April 25, 2017

CARTERVILLE — Known as the “Southpaw” because of his left-handed pitching, George Hopkins, Jr., could have gone in any direction after graduating from John A. Logan College in 1971. He chose to stay close to home.

“And thank God he did,” says former West Frankfort mayor and longtime community journalist Bob Ellis. “His contributions to our community, and Southern Illinois as a whole, have been immeasurable.”

But as a teenager — graduating from West Frankfort High School in 1969 during a time of war and the first manned landing on the moon — Hopkins, like most his age, was just beginning to route out his future.

John A. Logan College would be his first step.

Taking that path would lead to something great: For more than 40 years, Hopkins has had a far reaching arm in West Frankfort’s educational system. He was a beloved principal and superintendent of schools before retirement from District #168. He currently works for the Regional Office of Education #21.

“When it comes to Southern Illinois education, not just West Frankfort’s, one name, George Hopkins, Jr., stands out and that name denotes decades of public service,” Ellis said. “He’s just extremely talented in so many ways.”

Besides his dedication to the classroom and education administration, Hopkins continues to mentor youth interested in baseball, especially those who seem to migrate toward the pitching mound. He is also a skilled musician, known for playing the guitar and singing Irish folk songs on St. Patrick’s Day throughout the West Frankfort community.

Dave Broy served on the West Frankfort Board of Education when Hopkins was hired as an administrator in District #168. He also played baseball in some of the same yards Hopkins did during the summer and — like most of the other boys — feared his curveball.

“He worked on his pitching skills as much as anyone I have ever seen,” said Broy. “His work habits and his desire to learn always impressed me.”

Jon Rivers, too, was impressed and when he began to put together his first baseball team at John A. Logan College. Hopkins tried out.

“He had the best curveball in town,” Rivers said.

Hopkins said he loved baseball and he would go on to become an All-Conference pitcher at John A. Logan — he even had a shot at playing for the St. Louis Cardinals — but, he said, this was not the reason he chose to attend.

“At 17 years of age, I was far from settling on a course of study or career,” Hopkins said. “I had known some people who moved from one university program of study to another and that seemed to negatively affect their timeline for graduation. Choosing John A. Logan College helped me immensely to make better decisions about my future education and career.”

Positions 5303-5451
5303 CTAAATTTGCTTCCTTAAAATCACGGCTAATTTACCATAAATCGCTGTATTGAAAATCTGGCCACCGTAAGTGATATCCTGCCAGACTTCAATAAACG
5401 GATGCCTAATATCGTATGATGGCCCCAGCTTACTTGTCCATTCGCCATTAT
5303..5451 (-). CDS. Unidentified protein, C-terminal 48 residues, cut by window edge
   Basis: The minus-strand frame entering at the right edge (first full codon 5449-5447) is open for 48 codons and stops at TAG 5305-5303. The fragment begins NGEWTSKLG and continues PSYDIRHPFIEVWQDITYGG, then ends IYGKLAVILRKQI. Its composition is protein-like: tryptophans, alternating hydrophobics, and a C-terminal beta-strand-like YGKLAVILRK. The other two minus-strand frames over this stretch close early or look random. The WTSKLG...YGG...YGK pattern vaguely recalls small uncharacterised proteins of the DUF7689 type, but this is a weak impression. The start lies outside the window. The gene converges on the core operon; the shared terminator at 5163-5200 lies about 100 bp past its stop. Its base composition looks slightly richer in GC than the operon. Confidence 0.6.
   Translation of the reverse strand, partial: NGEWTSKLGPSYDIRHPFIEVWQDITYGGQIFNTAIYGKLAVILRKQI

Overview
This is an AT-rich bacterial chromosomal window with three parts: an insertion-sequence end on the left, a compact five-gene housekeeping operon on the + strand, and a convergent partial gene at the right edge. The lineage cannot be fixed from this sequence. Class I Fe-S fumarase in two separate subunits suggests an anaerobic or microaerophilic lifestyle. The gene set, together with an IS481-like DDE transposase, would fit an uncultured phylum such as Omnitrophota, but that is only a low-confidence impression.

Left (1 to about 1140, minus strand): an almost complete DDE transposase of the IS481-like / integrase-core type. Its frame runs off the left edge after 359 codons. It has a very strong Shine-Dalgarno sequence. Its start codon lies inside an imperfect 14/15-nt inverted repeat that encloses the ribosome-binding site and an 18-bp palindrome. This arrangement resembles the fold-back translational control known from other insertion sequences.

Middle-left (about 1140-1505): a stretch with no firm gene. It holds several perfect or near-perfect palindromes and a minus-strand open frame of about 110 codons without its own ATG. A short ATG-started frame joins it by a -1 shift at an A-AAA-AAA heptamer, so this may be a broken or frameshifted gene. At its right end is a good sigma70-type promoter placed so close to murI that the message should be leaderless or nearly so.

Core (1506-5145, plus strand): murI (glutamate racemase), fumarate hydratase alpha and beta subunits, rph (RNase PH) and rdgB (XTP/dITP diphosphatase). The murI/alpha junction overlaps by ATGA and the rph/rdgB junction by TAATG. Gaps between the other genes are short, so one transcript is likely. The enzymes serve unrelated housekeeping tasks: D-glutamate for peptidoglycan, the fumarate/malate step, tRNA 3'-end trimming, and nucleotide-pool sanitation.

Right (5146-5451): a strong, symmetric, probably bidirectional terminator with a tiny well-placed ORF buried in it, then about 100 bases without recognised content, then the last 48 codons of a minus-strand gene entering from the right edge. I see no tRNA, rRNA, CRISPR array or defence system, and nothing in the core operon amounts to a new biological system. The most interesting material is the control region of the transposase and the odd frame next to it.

In addition, Hopkins says, “I also wasn’t ready to leave home at that time, so the opportunity to remain close to family and friends was important.”

The final factor was affordability. “I come from a family of five children, three of whom attended John A. Logan College. Dad insisted that we all get a college education, and Logan’s lower-cost option helped him and us to get those college degrees without being a financial burden.”

Hopkins remembers a time when, during a double-header, he was credited with being the winning pitcher in both games. “I pitched and won the first game. In the second game, Coach Rivers asked me to pitch in relief. Well, that game turned out in our favor, too, so I was credited with winning two games in the same day.”

While that is an incredible memory, Hopkins said what happened the next day after the game is what he remembers the most.

“My English instructor, David Packard, to my surprise, made a big deal of that accomplishment in the class the next day, which, of course, was a fun moment for me,” Hopkins said. “There was absolutely a special kindness that pervaded Logan’s faculty, and though they insisted on good work and scholarship, they were very approachable and helpful. From what I understand, that faculty characteristic continues today.”

The notoriety Hopkins gained on the mound at John A. Logan College captured the attention of the baseball coach at Murray State University. He was offered a scholarship to play at Murray State.

“Having completed all my general study courses at Logan, I was able to transfer seamlessly to Murray State to pursue Bachelor of Arts degrees in communications and political science,” Hopkins explained. “Absolutely all of my Logan credits were accepted at the university level. This is how Logan helped me take another big step toward the future.”

Today, after decades of service in the area of education, Hopkins said the effect of John A. Logan College on the Southern Illinois community continues to be “enormously positive.

“As many young people move into post-secondary schooling with limited financial resources, but with dreams of a degree and a better future, John A. Logan College, like it did for me, becomes their first step,” Hopkins said. “It didn’t exist in my day, but now many high school students take dual credit courses and are racking up college credits while in high school. That’s a money-saving endeavor that also prepares them for college in advance.”

Hopkins said that names like “Packard, Moore, Gold, Greenlee, Rivers, Sala, Bechtel, Ivey, and Middleton, along with so many more” will forever be ingrained in his mind. “Students of all ages must be amazed and inspired toward life-long learning and, while observing John A. Logan College staff doing these things on a daily basis when I was a student there, I wanted that to someday be my mission also.”